Dictionary.com Adds More Than 300 Words To Their Site Including 'Y'all,' 'Zaddy,' and 'Aunt Jemima'

Dictionary.com Adds More Than 300 Words To Their Site Including ‘Y’all,’ ‘Zaddy,’ and ‘Aunt Jemima’

Roommates, the next time someone tries to say “y’all,” “yeet” or “zaddy” isn’t a word, go ahead and pull up Dictionary.com on them! The online source for everything words has reportedly added more than 300 words and updated definitions to their catalogue. According to CNN, this round of additions features terms related to “Covid-19 pandemic, race, technology and pop culture.”

John Kelly, who is the managing editor of the website, explained in a news release that changes in language are useful for helping people navigate the “complicated and challenging society we live in.” John also clarified that other times, language changes can be “just for fun.”

“Perhaps these lighter slang and pop culture newcomers to our dictionary reflect another important aspect of our time—a cautious optimism and a brighter mood about the future ahead after a trying 2020.”

Well, whoever is expanding their catalogue is definitely tapped into social and cultural conversations! Some additions like “oof,” “snack,” “y’all,” “zaddy,” and “yeet” are an ode to popular slang talk often seen across social media sites.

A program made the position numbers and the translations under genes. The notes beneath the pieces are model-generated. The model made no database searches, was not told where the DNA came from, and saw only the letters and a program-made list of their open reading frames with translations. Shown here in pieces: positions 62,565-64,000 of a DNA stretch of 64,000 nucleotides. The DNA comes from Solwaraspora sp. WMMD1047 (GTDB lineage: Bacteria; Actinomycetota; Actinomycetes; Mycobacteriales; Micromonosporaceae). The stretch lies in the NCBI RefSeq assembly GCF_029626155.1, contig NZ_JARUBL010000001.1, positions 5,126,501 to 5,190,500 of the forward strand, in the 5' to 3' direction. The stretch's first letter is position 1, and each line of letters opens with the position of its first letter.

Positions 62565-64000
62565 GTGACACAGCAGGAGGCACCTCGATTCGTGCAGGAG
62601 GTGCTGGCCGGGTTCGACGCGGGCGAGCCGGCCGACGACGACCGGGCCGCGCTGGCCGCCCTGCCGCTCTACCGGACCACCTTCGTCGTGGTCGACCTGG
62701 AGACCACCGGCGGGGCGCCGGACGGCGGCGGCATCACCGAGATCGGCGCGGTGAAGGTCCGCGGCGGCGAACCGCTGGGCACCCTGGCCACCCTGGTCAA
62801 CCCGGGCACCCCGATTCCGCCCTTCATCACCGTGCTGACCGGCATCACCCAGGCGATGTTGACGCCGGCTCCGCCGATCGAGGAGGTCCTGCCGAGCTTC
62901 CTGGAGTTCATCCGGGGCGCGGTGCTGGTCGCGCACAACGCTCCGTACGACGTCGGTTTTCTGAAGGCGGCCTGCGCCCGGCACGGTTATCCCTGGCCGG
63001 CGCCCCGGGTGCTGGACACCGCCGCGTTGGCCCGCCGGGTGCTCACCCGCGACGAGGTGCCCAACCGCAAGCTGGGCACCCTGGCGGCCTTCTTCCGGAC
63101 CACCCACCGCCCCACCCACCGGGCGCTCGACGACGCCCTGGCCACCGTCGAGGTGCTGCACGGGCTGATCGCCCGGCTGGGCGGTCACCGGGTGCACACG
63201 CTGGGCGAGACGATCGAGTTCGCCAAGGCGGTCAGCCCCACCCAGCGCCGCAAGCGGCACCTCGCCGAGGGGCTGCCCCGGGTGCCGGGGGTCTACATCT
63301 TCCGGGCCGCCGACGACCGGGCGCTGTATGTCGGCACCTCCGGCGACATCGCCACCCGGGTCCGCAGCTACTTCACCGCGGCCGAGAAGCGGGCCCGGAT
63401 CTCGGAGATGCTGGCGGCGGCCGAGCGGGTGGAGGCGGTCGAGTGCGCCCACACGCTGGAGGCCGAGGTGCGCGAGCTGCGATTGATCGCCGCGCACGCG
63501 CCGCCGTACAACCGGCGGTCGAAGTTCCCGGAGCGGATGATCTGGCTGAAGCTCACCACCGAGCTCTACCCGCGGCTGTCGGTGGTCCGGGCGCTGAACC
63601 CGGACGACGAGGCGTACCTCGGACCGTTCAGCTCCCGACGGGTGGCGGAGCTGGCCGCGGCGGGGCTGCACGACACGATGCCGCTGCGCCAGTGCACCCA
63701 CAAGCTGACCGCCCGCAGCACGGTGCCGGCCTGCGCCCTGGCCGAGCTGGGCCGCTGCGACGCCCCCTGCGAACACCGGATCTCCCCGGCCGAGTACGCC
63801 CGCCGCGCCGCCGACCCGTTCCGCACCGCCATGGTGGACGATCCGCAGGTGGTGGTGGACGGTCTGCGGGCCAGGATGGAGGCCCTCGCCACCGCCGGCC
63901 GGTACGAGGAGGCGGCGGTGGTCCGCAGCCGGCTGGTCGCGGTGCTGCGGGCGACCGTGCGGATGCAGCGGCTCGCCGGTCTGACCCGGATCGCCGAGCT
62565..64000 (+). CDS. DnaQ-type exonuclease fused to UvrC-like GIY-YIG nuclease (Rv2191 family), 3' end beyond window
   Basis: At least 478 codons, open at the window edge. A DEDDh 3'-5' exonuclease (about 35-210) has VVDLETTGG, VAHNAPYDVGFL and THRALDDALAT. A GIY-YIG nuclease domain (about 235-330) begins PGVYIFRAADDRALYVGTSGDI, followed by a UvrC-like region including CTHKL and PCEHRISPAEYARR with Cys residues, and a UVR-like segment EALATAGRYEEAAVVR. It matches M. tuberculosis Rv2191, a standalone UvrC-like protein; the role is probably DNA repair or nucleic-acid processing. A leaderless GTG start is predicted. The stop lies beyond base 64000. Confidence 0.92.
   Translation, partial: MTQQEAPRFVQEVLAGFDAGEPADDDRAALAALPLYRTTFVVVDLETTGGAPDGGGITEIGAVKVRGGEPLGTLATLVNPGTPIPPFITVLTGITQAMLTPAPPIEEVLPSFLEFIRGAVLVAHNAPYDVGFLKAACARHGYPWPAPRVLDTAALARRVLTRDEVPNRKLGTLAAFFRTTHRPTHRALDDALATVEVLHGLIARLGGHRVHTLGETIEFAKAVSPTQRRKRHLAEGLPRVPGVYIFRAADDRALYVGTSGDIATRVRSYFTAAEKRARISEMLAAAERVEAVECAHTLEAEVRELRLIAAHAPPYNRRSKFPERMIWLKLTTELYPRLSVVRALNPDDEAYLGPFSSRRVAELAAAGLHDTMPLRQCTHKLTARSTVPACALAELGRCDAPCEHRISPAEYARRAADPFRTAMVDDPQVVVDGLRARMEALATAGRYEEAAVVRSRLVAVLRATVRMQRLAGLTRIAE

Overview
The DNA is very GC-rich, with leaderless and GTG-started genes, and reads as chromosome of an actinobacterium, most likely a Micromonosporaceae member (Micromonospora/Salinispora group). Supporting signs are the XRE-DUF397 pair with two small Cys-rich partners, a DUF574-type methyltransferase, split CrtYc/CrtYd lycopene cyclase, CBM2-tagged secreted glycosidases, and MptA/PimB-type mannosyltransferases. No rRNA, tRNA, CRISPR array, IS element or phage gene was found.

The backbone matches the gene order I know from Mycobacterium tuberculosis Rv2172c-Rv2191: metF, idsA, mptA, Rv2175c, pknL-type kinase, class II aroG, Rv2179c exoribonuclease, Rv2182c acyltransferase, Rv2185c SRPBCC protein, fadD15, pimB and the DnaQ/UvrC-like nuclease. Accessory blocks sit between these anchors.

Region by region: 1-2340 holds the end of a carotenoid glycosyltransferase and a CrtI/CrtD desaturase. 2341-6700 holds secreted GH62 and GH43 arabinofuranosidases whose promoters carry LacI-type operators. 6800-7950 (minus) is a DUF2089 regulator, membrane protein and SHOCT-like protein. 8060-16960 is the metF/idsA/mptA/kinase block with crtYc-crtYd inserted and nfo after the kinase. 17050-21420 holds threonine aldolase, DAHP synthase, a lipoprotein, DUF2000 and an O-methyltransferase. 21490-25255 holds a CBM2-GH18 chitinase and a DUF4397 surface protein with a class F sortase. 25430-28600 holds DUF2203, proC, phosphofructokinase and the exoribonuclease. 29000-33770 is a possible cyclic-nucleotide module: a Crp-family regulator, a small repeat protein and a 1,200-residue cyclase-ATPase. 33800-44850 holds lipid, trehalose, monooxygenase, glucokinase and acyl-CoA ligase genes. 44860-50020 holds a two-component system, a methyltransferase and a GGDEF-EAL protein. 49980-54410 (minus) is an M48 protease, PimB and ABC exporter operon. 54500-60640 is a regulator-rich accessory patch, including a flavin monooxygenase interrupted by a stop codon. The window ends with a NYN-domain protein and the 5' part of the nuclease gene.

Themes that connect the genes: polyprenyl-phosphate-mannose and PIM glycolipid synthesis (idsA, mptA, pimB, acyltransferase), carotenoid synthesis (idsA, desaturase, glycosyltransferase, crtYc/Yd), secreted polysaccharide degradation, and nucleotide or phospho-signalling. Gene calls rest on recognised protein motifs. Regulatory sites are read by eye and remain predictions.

Dictionary.com defined “y’all” as you (used in direct address usually to two or more people, or to one person who represents a family, organization, etc.). Meanwhile “zaddy,” is defined as “an attractive man who is also stylish, charming, and self-confident.”

Categorized under race additions are words like “Aunt Jemima,” which is defined as a “disparaging and offensive” word meaning “a Black woman considered by other Black people to be subservient to or to curry favor with White people.” Additional words in that category include: “black code,” “cultural appropriation” and “one-drop rule.”

Dictionary.com has seemingly been moving into a space of representing language used during the unpredictable times of COVID-19, but also commonly in pop culture.

Other interesting and new additions include: “cultural appropriation,” “black code,” “5G,” “domestic terrorism” and “ghost gun.”

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